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Big Tech in Unfamiliar Territory

This is a syndicated repost published with the permission of Statista | Infographics. To view original, click here. Opinions herein are not those of the Wall Street Examiner or Lee Adler. Reposting does not imply endorsement. The information presented is for educational or entertainment purposes and is not individual investment advice.

Dragged down by tech heavyweights Amazon and Apple, the S&P 500 slid into correction territory on Friday – for the second time in 2022. The capitalization-weighted index dropped 3.6 percent on the last trading day of April, as Amazon and Apple lost 14 and 3.7 percent, respectively, after delivering disappointing quarterly results and/or a very cautious outlook the day before. The S&P 500 ended the month at 4,131.93, down more than 10 percent from its March 29 high. That kind of drop from a previous high, called a correction, only occurred 11 times since the turn of the century, last in February 2022 and in March 2020 before that.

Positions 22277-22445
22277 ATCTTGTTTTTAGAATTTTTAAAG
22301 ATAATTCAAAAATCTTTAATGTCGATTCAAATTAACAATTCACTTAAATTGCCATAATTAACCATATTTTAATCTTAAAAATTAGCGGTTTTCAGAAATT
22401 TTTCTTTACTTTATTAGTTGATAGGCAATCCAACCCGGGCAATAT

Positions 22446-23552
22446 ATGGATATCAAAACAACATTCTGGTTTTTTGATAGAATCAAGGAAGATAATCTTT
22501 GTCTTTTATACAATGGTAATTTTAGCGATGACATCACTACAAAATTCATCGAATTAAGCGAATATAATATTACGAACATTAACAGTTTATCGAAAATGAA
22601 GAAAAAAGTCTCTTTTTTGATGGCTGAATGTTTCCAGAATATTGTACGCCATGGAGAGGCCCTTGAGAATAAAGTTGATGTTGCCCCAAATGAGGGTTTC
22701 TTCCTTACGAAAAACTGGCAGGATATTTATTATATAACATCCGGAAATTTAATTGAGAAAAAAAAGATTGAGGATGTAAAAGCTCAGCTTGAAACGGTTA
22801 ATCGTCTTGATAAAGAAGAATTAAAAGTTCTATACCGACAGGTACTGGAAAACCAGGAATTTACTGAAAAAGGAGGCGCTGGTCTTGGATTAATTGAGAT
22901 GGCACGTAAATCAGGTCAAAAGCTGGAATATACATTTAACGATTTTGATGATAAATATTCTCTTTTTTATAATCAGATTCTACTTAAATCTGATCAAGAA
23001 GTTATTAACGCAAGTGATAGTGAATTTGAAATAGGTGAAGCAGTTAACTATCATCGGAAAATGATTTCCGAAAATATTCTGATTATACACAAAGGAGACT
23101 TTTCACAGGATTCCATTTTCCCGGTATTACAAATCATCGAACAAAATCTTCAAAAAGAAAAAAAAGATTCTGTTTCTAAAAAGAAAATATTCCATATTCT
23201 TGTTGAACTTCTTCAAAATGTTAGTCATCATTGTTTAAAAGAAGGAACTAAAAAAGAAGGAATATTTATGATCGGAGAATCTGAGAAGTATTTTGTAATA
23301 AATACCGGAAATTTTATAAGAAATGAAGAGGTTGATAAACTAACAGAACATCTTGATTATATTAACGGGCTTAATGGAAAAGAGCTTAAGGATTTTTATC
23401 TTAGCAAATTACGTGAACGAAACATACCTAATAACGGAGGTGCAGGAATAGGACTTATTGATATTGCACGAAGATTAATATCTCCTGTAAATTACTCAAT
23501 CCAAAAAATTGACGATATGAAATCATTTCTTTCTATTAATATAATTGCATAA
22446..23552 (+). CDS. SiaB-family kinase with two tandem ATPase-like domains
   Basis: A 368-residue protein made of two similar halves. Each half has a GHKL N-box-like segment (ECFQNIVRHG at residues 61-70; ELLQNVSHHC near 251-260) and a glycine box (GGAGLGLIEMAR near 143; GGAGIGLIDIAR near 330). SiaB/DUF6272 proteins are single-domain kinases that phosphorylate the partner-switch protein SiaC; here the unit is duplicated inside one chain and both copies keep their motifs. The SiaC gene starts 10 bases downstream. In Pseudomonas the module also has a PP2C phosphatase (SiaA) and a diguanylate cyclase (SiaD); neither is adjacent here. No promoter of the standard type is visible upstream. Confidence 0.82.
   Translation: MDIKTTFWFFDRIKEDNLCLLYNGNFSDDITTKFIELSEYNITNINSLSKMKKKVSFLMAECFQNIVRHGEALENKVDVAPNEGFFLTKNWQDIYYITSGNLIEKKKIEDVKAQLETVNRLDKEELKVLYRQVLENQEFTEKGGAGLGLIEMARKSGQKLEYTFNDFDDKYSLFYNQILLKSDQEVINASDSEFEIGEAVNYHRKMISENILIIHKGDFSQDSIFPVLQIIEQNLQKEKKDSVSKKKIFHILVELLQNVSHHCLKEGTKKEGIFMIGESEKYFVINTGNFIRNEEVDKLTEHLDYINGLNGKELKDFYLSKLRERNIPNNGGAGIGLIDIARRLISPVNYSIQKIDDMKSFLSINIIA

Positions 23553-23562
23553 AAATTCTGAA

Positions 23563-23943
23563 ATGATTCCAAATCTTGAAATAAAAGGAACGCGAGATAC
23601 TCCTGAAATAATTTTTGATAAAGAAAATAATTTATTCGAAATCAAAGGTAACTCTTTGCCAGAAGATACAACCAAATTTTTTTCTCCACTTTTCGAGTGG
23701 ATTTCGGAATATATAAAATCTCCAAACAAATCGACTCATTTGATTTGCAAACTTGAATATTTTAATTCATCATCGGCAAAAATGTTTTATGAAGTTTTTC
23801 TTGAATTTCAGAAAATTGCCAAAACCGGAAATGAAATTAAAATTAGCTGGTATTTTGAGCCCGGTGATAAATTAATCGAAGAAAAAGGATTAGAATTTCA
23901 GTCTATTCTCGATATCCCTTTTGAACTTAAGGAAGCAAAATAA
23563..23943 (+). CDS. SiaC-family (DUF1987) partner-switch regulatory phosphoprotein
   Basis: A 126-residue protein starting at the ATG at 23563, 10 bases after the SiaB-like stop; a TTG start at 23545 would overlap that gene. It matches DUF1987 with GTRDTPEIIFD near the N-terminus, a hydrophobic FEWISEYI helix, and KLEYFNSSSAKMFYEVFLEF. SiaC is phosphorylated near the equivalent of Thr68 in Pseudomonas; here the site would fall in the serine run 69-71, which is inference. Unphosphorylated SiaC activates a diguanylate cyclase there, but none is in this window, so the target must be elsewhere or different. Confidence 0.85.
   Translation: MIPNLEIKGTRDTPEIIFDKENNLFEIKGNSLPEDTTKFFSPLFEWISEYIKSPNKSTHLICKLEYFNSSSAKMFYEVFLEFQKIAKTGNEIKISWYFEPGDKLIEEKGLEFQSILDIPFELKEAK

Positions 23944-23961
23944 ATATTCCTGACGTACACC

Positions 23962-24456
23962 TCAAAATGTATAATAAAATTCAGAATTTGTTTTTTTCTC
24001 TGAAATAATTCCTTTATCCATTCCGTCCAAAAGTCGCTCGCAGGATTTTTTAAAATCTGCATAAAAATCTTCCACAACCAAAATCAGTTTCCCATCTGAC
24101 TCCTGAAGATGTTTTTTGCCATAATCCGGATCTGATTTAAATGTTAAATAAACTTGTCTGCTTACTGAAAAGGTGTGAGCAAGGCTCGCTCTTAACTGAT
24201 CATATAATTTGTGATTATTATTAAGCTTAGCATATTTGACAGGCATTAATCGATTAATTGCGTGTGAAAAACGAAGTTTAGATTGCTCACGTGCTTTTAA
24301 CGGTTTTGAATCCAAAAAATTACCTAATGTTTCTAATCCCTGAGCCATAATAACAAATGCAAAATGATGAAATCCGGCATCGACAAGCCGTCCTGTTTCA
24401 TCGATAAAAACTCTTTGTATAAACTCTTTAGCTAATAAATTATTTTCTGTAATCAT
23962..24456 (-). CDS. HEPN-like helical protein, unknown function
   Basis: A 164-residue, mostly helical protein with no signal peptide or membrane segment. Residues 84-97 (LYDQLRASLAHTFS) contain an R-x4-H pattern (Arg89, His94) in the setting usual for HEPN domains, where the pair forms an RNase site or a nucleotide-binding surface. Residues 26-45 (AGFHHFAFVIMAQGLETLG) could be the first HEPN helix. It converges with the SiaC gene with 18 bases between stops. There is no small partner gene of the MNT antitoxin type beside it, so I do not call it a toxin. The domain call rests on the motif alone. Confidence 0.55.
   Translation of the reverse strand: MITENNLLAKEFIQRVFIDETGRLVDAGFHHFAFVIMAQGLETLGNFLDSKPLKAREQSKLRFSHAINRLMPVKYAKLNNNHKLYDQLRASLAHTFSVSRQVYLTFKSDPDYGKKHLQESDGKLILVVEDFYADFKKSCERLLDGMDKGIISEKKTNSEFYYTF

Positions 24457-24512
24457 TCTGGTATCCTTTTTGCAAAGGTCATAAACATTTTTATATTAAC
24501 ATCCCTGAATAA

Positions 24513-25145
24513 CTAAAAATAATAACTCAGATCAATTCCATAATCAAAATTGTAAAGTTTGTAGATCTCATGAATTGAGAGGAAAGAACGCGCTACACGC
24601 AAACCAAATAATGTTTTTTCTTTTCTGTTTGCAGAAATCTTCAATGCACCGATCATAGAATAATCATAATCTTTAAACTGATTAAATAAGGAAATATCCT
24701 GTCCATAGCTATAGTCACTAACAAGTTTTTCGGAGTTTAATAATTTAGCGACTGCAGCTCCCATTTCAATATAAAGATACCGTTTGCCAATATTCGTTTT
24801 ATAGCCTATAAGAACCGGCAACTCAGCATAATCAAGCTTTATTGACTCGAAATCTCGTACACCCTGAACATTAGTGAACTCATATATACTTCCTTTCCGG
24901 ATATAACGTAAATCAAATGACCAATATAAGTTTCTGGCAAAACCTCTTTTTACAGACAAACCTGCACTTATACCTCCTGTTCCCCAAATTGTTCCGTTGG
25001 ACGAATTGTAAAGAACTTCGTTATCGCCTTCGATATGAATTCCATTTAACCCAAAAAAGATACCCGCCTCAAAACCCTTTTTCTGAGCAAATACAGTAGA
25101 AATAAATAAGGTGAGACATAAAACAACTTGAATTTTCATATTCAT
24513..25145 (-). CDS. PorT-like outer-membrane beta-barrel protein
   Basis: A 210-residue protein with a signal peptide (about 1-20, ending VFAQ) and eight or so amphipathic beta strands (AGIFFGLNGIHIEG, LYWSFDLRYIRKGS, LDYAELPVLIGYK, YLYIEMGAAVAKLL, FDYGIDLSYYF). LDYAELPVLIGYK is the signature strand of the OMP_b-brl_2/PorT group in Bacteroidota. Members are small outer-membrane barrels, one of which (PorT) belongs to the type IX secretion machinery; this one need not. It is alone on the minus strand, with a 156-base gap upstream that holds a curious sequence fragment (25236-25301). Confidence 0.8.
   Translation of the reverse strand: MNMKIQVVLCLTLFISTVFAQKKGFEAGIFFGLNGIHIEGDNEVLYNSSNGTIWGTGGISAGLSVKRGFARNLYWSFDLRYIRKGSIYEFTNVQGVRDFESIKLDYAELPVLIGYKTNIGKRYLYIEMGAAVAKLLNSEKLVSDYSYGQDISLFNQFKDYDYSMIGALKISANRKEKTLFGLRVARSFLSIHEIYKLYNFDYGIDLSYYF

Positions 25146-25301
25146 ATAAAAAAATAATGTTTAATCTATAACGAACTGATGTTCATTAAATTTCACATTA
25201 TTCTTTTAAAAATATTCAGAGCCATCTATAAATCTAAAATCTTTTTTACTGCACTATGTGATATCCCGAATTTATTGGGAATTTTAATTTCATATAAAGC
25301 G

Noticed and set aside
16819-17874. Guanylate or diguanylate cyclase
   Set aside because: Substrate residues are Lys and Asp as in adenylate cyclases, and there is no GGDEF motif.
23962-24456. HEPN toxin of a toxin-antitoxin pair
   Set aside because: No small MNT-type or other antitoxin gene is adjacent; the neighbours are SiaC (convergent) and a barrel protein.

Interestingly, some of the biggest winners of the past few years, the so-called GAFAM group (technically it’s AMAMA now), are currently dragging the market down with them. As the following chart shows, the world’s largest and certainly most prominent tech companies are all far off their previous highs, having collectively lost almost $2 trillion in market capitalization since the beginning of the year.

The global chip shortage, regulatory headwinds, inflation pressure and rising interest rates have soured the outlook for big tech after a decade of almost uninterrupted growth. Looking beyond the past few months, there’s no need to feel sorry for the companies’ shareholders, however, as they largely rallied through the past two years, despite the pandemic disrupting many other industries.

This chart shows the companies’ stock price drops from their respective twelve-month highs (as of April 29, 2022).

Tech stock correction

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